Derivative Adjectives

Derived adjectives are formed by the addition of derivational suffixes to free or bound stems. They usually form analytical comparatives and superlatives by means of the qualifiers more and most. Some of the more important suffixes which form derived adjectives are:

-able added to verbs and bound stems, denoting quality with implication of capacity, fitness or worthness to be acted upon; -able is often used in the sense of “tending to”, “given to”, “favouring”, “causing”, “able to” or “liable to”. This very common suffix is a live one which can be added to virtually any verb thus giving rise to many new coinages. As it is the descendant of an active derivational suffix in Latin, it also appears as a part of many words borrowed from Latin and French. Examples formed from verbs: remarkable, adaptable, conceivable, drinkable, eatable, regrettable, understandable, etc.; examples formed from bound stems: capable, portable, viable. The unproductive variant of the suffix -able is the suffix -ible (Latin -ibilis, -bilis), which we find in adjectives Latin in origin: visible, forcible, comprehensible, etc.; -ible is no longer used in the formation of new words.

-al, -ial (Lat. -alls, French -al, -el) denoting quality “belonging to”, “pertaining to”, “having the character of”, “appropriate to”, e. g.: elemental, bacterial, automnal, fundamental, etc.

The suffix -al added to nouns and bound stems (fatal, local, natural, national, traditional, etc.) is often found in combination with -ic, e. g.: biological, botanical, juridical, typical, etc. [5].

-ish — Germanic in origin, denoting nationality, quality with the meaning “of the nature of”, “belonging to”, “resembling” also with the sense “somewhat like”, often implying contempt, derogatory in force, e. g.: Turkish, bogish, outlandish, whitish, wolfish [3].

-y — Germanic in origin, denoting quality “pertaining to”, “abounding in”, “tending or inclined to”, e.g.: rocky, watery, bushy, milky, sunny, etc. [4, 7].

Among the other adjectival affixes should also be named the suffixes: -ful (hopeful), -less (flawless), -ous (famous), -ive (decorative), the prefix a-, constitutive for the stative subclass which is to be discussed below [5].

Compound Adjectives

Compound adjectives consist of two or more morphemes of which the left-hand component limits or changes the modification of the right-hand one, as in “the dark-green dress”: dark limits the green that modifies dress [6].

There are some well-established permanent compound adjectives that have become solid over a longer period, especially in American usage: earsplitting, eyecatching, and downtown. However, in British usage, these, apart from downtown, are more likely written with a hyphen: ear-splitting, eye-catching. Other solid compound adjectives are for example:

Numbers that are spelled out and have the suffix -fold added: “fifteenfold”, “sixfold”.

Points of the compass: northwest, northwester, northwesterly, northwestwards, but not North-West Frontier.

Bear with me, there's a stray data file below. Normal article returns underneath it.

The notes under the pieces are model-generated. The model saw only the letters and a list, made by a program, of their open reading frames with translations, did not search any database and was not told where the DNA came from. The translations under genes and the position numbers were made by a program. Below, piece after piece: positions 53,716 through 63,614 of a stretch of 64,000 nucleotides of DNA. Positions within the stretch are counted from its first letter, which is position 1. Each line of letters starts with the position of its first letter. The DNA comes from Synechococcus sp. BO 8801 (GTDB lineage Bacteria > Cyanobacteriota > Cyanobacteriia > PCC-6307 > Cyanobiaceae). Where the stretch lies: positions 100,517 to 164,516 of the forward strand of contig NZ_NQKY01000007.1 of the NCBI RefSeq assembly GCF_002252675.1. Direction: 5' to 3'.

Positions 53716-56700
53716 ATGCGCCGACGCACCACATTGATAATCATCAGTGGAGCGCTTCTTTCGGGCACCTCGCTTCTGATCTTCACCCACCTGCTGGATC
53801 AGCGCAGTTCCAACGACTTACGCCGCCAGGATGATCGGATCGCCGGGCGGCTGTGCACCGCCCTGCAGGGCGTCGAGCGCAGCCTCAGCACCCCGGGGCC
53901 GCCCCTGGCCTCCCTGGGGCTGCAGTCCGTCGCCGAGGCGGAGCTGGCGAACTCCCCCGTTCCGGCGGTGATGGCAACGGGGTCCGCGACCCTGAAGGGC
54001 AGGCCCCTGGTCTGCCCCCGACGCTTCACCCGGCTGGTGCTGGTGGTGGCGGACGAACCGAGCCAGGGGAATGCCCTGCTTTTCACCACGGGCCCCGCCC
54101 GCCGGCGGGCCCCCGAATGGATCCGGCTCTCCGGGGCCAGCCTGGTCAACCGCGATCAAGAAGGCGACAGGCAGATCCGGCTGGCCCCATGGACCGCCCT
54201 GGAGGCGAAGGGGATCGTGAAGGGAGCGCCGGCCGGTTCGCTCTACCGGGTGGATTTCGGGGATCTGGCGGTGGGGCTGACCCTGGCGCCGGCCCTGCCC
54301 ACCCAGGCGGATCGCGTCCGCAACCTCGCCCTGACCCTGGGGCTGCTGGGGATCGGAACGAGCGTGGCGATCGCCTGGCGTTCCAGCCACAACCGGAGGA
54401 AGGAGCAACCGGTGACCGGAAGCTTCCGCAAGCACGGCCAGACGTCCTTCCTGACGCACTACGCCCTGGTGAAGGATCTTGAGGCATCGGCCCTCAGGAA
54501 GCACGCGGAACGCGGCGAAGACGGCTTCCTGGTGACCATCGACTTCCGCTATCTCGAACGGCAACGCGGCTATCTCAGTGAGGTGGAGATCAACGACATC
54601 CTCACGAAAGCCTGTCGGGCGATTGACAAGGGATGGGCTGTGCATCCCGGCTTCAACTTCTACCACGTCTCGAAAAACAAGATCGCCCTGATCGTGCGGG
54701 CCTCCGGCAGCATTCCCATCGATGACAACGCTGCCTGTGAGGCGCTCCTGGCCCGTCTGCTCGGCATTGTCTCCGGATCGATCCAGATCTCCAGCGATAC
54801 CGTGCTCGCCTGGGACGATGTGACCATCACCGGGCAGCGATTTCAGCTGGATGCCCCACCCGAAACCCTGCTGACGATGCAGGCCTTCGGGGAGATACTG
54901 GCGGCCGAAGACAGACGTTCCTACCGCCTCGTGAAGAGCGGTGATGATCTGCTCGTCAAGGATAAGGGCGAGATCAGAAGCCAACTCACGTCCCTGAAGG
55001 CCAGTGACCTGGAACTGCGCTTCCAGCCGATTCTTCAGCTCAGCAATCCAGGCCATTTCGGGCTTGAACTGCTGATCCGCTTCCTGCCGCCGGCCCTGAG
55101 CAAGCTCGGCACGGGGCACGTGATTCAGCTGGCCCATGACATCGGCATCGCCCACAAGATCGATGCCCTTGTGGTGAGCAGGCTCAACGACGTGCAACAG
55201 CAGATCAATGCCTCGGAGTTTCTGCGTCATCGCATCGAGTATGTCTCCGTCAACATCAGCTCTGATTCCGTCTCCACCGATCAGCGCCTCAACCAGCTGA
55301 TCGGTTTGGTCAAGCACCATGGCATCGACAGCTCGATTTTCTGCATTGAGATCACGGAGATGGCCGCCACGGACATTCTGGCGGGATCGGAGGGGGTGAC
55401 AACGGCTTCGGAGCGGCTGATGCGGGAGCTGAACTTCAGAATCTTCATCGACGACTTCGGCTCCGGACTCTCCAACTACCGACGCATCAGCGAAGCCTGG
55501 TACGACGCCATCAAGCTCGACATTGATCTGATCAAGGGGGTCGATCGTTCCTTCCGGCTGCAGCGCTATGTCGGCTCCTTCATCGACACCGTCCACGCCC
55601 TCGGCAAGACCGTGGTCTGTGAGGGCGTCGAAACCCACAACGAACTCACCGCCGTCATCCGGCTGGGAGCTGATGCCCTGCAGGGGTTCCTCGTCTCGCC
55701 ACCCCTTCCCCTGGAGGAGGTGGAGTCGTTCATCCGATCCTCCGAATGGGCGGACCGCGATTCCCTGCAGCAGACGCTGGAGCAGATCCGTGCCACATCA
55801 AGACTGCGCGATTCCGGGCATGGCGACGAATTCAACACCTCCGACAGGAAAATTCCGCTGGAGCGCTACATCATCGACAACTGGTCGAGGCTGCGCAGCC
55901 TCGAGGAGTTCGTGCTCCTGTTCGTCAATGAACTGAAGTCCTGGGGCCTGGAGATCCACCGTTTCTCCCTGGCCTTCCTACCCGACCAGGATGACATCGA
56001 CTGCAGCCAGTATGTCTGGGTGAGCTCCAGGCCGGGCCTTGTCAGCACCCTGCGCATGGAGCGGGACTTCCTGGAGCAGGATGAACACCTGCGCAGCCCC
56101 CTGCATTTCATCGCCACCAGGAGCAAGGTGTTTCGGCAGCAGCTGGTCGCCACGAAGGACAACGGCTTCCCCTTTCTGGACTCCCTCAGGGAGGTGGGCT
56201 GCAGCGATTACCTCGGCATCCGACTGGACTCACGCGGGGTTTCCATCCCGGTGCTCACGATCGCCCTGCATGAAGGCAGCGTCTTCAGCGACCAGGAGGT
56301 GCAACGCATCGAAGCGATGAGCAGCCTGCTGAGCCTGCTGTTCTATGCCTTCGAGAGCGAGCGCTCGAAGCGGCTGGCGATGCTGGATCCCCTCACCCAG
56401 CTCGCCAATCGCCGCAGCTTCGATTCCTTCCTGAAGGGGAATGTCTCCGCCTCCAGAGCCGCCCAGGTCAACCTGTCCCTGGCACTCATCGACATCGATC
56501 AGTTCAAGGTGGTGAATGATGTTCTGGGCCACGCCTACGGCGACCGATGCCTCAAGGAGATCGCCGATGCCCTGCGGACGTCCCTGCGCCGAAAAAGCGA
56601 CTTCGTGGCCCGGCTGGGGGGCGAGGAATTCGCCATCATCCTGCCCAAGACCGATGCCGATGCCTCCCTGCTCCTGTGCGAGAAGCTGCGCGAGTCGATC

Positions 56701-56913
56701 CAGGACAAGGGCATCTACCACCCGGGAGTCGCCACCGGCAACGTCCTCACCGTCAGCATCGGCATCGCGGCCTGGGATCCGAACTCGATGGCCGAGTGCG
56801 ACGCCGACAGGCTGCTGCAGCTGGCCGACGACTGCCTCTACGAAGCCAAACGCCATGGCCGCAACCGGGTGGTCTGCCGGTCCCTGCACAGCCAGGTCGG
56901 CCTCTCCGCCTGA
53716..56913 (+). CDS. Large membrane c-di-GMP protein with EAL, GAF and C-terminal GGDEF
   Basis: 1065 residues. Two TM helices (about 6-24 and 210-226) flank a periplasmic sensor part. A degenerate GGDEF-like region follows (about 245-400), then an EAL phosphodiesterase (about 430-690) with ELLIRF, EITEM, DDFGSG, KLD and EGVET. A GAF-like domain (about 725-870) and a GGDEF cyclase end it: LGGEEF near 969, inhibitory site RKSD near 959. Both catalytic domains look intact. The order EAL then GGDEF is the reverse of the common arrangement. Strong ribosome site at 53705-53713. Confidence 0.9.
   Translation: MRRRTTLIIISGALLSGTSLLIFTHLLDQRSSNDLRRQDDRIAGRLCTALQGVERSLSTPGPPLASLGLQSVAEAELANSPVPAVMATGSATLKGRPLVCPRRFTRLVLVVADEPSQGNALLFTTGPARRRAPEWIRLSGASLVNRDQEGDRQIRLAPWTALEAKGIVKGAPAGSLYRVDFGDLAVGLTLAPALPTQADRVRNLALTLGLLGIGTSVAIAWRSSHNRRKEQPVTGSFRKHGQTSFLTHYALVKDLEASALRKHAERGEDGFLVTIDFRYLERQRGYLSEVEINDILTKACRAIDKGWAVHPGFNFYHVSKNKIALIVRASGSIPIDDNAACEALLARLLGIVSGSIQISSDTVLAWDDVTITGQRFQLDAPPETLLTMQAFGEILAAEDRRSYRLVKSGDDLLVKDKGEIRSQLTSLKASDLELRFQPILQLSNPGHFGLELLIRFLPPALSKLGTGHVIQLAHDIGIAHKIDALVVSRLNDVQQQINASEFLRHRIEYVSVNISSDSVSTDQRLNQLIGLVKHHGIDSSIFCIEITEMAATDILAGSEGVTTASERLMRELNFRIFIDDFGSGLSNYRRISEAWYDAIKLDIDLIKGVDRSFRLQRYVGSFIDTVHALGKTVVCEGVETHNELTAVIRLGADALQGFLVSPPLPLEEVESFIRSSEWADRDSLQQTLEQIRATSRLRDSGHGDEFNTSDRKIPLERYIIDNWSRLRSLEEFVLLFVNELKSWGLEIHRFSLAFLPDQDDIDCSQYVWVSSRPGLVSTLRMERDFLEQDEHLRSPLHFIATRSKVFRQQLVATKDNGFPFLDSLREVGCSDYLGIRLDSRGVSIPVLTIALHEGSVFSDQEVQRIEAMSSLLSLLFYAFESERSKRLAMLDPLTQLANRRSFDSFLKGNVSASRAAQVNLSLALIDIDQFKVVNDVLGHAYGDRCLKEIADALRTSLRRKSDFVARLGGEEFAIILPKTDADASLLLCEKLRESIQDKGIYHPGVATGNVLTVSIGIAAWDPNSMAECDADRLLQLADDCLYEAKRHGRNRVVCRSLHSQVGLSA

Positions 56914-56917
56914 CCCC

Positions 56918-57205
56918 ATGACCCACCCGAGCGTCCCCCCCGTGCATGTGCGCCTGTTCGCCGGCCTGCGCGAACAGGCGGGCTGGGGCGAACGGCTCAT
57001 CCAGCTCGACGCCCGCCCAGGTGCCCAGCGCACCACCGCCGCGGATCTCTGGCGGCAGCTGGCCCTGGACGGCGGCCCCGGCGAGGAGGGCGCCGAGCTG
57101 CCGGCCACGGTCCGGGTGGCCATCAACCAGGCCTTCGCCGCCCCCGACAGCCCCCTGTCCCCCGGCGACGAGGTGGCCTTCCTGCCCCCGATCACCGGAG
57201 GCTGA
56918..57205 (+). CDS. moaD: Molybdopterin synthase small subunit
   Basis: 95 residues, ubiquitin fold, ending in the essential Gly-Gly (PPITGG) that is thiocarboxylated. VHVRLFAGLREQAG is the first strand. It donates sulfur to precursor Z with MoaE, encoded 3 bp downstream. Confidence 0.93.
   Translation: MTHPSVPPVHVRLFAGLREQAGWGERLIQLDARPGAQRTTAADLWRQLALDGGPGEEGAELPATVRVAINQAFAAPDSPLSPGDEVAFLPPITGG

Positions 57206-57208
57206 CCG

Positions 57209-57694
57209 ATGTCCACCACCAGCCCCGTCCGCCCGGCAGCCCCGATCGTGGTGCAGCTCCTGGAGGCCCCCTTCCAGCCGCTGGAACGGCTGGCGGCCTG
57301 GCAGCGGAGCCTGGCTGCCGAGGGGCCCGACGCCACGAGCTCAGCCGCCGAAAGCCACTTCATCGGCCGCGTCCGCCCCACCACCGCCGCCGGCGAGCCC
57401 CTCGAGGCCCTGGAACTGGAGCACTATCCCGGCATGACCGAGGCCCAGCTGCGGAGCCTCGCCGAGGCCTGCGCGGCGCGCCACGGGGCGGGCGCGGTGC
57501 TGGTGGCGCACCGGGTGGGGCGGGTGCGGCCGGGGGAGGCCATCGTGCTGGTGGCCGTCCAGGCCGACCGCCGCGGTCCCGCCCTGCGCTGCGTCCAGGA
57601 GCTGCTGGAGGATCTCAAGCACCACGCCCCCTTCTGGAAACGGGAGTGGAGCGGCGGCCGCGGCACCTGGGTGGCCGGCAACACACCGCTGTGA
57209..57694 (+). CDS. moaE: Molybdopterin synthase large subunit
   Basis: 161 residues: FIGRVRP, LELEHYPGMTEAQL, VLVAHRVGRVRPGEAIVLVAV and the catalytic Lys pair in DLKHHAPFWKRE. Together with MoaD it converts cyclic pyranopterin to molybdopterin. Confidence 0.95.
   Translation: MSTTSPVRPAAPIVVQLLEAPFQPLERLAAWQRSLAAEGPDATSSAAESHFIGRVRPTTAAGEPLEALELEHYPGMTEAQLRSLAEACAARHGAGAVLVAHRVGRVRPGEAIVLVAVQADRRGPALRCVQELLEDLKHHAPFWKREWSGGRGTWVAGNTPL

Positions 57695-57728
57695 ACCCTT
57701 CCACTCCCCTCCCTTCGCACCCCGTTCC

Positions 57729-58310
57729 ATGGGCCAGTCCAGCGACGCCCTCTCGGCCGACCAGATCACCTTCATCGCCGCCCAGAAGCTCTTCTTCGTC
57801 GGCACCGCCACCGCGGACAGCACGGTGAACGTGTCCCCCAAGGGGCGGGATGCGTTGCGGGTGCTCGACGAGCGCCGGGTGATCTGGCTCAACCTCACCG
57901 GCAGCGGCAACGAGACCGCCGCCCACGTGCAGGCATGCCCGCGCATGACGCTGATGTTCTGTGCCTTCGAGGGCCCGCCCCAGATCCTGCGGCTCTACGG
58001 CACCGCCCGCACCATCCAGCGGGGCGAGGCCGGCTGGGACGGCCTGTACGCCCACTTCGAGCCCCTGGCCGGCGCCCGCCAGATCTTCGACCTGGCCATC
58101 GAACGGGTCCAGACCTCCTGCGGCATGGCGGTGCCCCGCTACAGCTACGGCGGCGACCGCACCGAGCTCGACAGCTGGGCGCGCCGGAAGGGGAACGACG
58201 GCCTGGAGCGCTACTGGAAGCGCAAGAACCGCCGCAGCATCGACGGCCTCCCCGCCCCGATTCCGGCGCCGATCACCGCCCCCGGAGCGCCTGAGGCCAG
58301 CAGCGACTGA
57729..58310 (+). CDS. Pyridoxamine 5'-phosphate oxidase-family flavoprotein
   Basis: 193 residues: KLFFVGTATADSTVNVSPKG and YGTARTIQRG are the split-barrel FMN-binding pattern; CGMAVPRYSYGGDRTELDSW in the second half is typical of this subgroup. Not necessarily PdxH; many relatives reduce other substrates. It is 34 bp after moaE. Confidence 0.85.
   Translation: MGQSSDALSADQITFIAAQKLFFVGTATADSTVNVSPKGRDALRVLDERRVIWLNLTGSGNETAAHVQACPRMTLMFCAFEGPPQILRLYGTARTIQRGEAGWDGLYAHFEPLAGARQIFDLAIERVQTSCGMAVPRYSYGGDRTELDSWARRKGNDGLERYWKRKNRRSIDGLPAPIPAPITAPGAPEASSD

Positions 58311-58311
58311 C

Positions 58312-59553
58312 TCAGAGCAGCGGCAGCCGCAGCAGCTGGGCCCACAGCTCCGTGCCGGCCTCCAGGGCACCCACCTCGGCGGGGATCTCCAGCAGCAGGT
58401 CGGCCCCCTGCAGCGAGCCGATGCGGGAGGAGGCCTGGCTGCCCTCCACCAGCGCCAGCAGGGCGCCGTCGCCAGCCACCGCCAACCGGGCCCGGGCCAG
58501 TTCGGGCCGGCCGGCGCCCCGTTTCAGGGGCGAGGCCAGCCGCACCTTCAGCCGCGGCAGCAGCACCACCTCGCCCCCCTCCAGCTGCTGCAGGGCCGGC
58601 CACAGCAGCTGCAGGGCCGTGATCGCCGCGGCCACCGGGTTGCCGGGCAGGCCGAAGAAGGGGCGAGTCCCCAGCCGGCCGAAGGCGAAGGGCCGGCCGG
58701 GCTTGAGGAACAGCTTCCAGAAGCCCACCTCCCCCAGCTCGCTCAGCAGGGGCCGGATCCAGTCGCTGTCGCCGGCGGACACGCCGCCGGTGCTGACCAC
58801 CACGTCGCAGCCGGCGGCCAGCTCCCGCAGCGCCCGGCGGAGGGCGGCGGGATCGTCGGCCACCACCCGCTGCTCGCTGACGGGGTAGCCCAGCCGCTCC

A compound adjective is hyphenated if the hyphen helps the reader differentiate a compound adjective from two adjacent adjectives that each independently modifies the noun [5]. Compare the following examples:

  • “acetic acid solution”: a bitter solution producing vinegar or acetic acid (acetic + acid + solution)
  • “acetic-acid solution”: a solution of acetic acid

The hyphen is unneeded when capitalization or italicization makes grouping clear: “Old English scholar” (an old person who is English and a scholar, or an old scholar who studies English) and “Old English scholar” (a scholar of Old English).

If, however, there is no risk of ambiguities, it may be written without a hyphen: Sunday morning walk. Hyphenated compound adjectives may have been formed originally by an adjective preceding a noun [8]:

“Round table” → “round-table discussion”, “Four wheels” → “four-wheel drive” (the singular, not the plural, is used). Others may have originated with a verb preceding an adjective or adverb: “Feel good” → “feel-good factor”,

“Buy now, pay later” → “buy-now pay-later purchase”. Yet others are created with an original verb preceding a preposition: “Stick on” → “stick-on label”,

“Walk on” → “walk-on part”, “Stand by” → “stand-by fare”, “Roll on, roll off” → “roll-on roll-off ferry”

The following compound adjectives are always hyphenated when they are not written as one word [8]:

An adjective preceding a noun to which –d or –ed has been added as a past-participle construction: “loud-mouthed hooligan”, “middle-aged lady”, “rose-tinted glasses”

A noun, adjective, or adverb preceding a present participle: “an awe-inspiring personality”, “a long-lasting affair”, “a far-reaching decision”

Numbers spelled out or as numerics: “seven-year itch”, “five-sided polygon”, “20th-century poem”, “30-piece band”, “tenth-story window”

A numeric with the affix –fold has a hyphen (15-fold), but when spelled out takes a solid construction (fifteenfold).

Numbers, spelled out or numeric, with added -odd: sixteen-odd, 70-odd.

Compound adjectives with high- or low-: “high-level discussion”, “low-price markup”.

Colours in compounds: “a dark-blue sweater”, “a reddish-orange dress”.

Fractions as modifiers are hyphenated: “five-eighths inches”, but if numerator or denominator are already hyphenated, the fraction itself does not take a hyphen: “a thirty-three thousandth part”. But fractions used as nouns have no hyphens: “I ate only one third of the pie.”

Comparatives and superlatives in compound adjectives also take hyphens: “the highest-placed competitor”, “a shorter-term loan”. However, a construction with most is not hyphenated: “the most respected member”.

Compounds including two geographical modifiers: “Afro-Cuban”, “African-American” (sometimes), “Anglo-Asian” But not “Central American”.

The following compound adjectives are not normally hyphenated:

Where there is no risk of ambiguity: “a Sunday morning walk”

Left-hand components of a compound adjective that end in -ly that modify right-hand components that are past participles (ending in –ed): “a hotly disputed subject”, “a greatly improved scheme”

Compound adjectives that include comparatives and superlatives with more, most, less or least: “a more recent development”, “the most respected member”, “a less opportune moment”.

Ordinarily hyphenated compounds with intensive adverbs in front of adjectives: “very much admired classicist”, “really well accepted proposal” [8].